But, you say, those things are different from specific goals of writing a book or losing weight or climbing a mountain.  Not really.  In fact, the goals of your flesh may be just the things that are keeping you from fulfilling your specific goals.  What happens when your desire to feel good clashes with your desire to lose weight?  What happens when your goal of being accepted by everyone interferes with your goal to write a book?  You see, these competing goals cause you to lose on both sides.

For example: Fred (pick a name) wants to lose weight.  He knows that he is unhealthy and at risk.  Fred struggles with depression because he wants to be appreciated and respected, but feels like a loser.  In order to feel better about life, Fred eats.  He slips into the grocery and buys chips and candy.  When he eats them, he feels good.  Then, he begins to feel bad again because he knows that he can’t lose weight by eating candy and chips.  But Fred also has a goal of being thrifty.  He hates to waste money and he already feels a little guilty about spending on the chips and candy.  So he eats the whole bag of chips and all the candy.  That way he hasn’t wasted the money.  He feels good about not wasting the money, but he feels bad about not losing weight.

Do you see the competing goals?  As long as Fred has this internal struggle, he accomplishes very little.  Some people would say that there are two natures in Fred, a good Fred and a bad Fred.  They will suggest that he fight against the bad side with rules and accountability.

I say that there is only one Fred and he has forgotten that the old way of thinking and living is in the past.  He is free from his former goals.  He no longer has to feel bad about himself because God feels very good about him.  He no longer has to feel like a loser and to compensate for his bad feelings with behaviors that help only for a moment while adding to his pain and frustration in the long run.  Instead, Fred has a whole new set of thoughts available to think.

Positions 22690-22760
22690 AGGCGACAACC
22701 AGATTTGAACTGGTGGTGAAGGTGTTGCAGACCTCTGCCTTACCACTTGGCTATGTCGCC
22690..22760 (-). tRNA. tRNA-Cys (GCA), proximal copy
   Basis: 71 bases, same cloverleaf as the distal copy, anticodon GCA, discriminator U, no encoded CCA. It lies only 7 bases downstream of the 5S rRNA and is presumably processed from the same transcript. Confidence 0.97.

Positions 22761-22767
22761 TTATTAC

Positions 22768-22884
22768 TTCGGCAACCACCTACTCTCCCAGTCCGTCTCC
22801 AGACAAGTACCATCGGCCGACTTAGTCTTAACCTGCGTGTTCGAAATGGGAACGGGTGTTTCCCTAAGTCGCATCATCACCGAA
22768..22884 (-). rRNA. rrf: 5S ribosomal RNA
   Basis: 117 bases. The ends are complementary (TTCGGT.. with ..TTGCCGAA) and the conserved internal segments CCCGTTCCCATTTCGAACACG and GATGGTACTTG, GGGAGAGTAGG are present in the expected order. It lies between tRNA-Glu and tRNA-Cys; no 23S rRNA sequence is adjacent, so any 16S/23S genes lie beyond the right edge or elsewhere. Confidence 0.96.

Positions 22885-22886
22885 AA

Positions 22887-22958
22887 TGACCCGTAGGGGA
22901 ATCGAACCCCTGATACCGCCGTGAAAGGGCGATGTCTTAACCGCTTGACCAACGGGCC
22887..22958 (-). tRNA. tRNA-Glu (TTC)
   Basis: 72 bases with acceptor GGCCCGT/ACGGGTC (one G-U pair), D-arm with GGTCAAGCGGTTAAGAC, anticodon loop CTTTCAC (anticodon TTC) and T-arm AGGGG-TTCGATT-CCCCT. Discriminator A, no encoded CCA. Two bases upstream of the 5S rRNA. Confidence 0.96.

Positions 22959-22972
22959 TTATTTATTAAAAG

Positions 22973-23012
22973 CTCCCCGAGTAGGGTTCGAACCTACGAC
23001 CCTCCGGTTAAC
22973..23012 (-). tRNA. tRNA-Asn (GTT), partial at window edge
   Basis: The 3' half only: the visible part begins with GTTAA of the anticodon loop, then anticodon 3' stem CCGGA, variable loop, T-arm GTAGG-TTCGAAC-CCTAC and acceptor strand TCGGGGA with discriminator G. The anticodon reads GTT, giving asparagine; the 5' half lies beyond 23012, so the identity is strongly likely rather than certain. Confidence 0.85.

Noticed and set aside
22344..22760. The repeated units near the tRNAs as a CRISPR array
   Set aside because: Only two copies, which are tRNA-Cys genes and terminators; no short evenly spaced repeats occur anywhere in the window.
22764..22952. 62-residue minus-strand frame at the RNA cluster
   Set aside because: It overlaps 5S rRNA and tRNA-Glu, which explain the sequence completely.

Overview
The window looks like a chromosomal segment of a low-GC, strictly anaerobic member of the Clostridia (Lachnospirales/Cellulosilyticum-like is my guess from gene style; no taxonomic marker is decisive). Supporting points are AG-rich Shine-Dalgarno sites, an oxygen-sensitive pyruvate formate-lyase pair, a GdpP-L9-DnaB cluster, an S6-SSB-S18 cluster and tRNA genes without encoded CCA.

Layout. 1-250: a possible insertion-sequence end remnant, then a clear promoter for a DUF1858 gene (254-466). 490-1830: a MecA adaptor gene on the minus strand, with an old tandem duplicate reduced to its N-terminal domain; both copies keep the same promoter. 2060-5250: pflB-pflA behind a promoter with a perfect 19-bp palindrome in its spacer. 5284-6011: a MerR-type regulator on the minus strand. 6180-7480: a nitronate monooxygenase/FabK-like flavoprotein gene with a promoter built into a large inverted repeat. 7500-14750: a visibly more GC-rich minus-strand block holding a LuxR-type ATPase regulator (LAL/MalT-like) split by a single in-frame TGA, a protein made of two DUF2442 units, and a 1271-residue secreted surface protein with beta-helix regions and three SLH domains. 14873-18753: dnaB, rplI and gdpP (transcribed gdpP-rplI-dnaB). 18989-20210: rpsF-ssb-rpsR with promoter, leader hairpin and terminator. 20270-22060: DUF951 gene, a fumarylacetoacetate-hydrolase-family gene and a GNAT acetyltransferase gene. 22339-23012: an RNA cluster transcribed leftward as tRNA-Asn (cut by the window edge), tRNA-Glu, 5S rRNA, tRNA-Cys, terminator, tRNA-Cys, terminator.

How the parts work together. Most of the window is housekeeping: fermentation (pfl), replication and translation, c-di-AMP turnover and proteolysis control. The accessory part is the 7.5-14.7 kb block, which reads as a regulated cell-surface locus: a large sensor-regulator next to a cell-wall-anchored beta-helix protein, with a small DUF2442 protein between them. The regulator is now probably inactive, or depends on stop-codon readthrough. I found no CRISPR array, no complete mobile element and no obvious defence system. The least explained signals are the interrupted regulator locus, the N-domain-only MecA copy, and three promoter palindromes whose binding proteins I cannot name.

Suppose Fred began trusting the Lord for his money.  Then, if the Lord revealed that he had made a bad purchase in the chips and candy, Fred could trust that the Lord would provide as he threw them away.  Suppose Fred believed that Heaven was his and success was in the hand of the Lord.  Then the next time Fred began to hear the accusations of him being a loser, he could trust in God’s assessment of him and not feel bad so that he has to buy chips and candy to feel good.

Now, I know this is simplistic, but it is also exactly how this process goes.  Our goals in life are the product of our thinking.  Competing goals will lead us to failure.  Competing ways of thinking are the problem.  The flesh and its thinking is part of your past.  It represents the old way.  But that old way is gone, replaced by a whole new life.

The Lord loves you.  He has already accepted you in Christ.  When you came to Him, He was already waiting because He had already been calling for you.  Nothing you have done has barred you from His love.  Once you came to Him, He has made all things work together for good in your life.  There is no failure, no bondage, no fear to identify you.  You are the victor in Him.  You are free in Him.  You are safe in Him.

Once you and I begin to think like saved people, we will begin to see amazing changes in our lives.  We will see the goals of our hearts fulfilled.